Canadian Poultry welcomes new editor
By Brett RuffellFeatures Business & Policy Company News annex Canada Company News Profiles
A stark contrast
In my first week as Canadian Poultry magazine’s new editor, I had the privilege of learning the lay of the land at the London Poultry Show. One message was clear from the many conversations I had: while there are a few challenges, the poultry industry is remarkably stable and producers are thriving.
This stood in stark contrast to what I witnessed in my previous role. A bit about myself: I’m a career-long trade journalist. Born and raised in Toronto, I recently moved to London, Ont. Before joining Canadian Poultry, I spent several years covering pharmacy practice.
Pharmacists turned out to be much more capable and the profession much more politically charged than I’d expected. As I was settling in to the new job, angry druggists across Ontario were hitting the streets en masse to protest Premier Dalton McGuinty’s plan to cut hundreds of millions of dollars in annual funding from the profession.
Perhaps he mistakenly thought pharmacists, known for being quiet and mild-mannered, would just suck it up. Their passionate resistance proved futile, however, and the profession is still recovering from the cuts.
On the other hand, walking the aisles of the London Poultry Show, I sensed much more optimism. The industry’s success was reflected in the event’s turnout – the show apparently drew record numbers this year. “The key for us is the industry is in a growth area,” Poultry Industry Council executive director Keith Robbins explained.
Underlining that prosperity is supply management, I heard from people like Scott Graham, chair of Egg Farmers of Ontario. “We call it fair farm pricing because that’s what it does – it allows us to get a fair return from the marketplace for what we’re producing,” he said.
But just as I’m learning about the merits of the system, it’s come under attack from multiple fronts. For one, President Donald Trump, who’s looking to open up Canada’s poultry market, criticized the practice. Maxime Bernier, a front-runner to lead the Conservative Party of Canada, shared the president’s sentiment, saying he’d scrap supply management if elected because he believes it drives up prices for consumers.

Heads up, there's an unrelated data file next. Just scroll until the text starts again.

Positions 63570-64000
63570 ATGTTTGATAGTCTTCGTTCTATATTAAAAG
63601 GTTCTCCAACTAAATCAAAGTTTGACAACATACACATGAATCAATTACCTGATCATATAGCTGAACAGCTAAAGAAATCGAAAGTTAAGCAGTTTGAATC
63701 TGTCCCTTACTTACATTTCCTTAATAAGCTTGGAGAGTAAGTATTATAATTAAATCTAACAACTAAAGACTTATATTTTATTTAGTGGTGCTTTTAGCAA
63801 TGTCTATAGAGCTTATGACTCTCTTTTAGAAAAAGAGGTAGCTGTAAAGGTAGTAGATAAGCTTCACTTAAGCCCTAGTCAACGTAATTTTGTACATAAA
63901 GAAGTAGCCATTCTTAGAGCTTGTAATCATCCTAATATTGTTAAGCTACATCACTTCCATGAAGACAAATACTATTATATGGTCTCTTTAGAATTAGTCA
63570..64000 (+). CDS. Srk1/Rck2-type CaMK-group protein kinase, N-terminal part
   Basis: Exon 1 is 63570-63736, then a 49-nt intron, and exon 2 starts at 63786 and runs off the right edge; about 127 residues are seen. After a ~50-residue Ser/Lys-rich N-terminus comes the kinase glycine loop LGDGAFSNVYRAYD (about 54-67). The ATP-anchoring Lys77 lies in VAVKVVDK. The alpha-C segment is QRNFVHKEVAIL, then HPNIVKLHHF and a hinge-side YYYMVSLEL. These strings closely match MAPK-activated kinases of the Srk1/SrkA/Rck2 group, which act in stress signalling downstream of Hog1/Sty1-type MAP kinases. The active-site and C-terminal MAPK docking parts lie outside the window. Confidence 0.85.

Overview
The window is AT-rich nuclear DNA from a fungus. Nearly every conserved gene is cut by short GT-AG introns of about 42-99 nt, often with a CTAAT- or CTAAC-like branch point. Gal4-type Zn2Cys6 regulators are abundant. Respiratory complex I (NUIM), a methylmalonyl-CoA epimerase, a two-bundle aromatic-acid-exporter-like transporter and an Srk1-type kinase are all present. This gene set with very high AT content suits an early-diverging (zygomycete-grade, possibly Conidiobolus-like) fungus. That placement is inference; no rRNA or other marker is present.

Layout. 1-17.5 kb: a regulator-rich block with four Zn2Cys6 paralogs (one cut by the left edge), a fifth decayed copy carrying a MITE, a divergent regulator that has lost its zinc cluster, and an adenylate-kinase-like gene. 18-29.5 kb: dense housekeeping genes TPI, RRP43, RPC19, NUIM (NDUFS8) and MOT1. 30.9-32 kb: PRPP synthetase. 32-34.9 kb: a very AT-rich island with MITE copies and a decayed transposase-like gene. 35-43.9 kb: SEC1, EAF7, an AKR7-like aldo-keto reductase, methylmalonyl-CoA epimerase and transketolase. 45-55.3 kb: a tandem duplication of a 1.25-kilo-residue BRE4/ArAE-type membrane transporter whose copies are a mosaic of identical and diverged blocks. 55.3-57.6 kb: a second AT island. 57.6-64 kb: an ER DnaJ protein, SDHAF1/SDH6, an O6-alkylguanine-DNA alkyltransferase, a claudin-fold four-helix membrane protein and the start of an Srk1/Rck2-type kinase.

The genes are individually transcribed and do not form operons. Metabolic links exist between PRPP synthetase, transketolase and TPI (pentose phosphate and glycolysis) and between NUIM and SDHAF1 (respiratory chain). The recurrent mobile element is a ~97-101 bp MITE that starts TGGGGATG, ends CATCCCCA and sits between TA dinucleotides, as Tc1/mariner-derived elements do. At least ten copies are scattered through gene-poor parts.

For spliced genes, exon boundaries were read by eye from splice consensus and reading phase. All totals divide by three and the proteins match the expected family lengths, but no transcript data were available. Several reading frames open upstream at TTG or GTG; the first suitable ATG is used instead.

Graham says this isn’t the first time the system has been targeted. And in the same vein as a pharmacist standing up to Queen’s Park, he insists farmers must protect something that’s allowed so many families to prosper. “We have to stand up and defend it.”
However things shake out, we’ll be sure to bring you industry-leading coverage. Which brings me to another topic. During week one, several readers also told me how important they feel this publication is for the industry. I’d love to hear from even more of you! Please email me at email@example.com to share your thoughts and ideas or just to say hi.
ANOTHER NEW FACE
There’s another new addition to the Canadian Poultry fold. Jennifer Paige recently joined us as associate editor. Before moving to Ontario and joining the team, she covered agricultural issues for a number of titles in Manitoba. In her new role, she’ll be contributing to the print magazine and also taking our digital presence to the next level. She’s already set us up on Facebook – be sure to like us!
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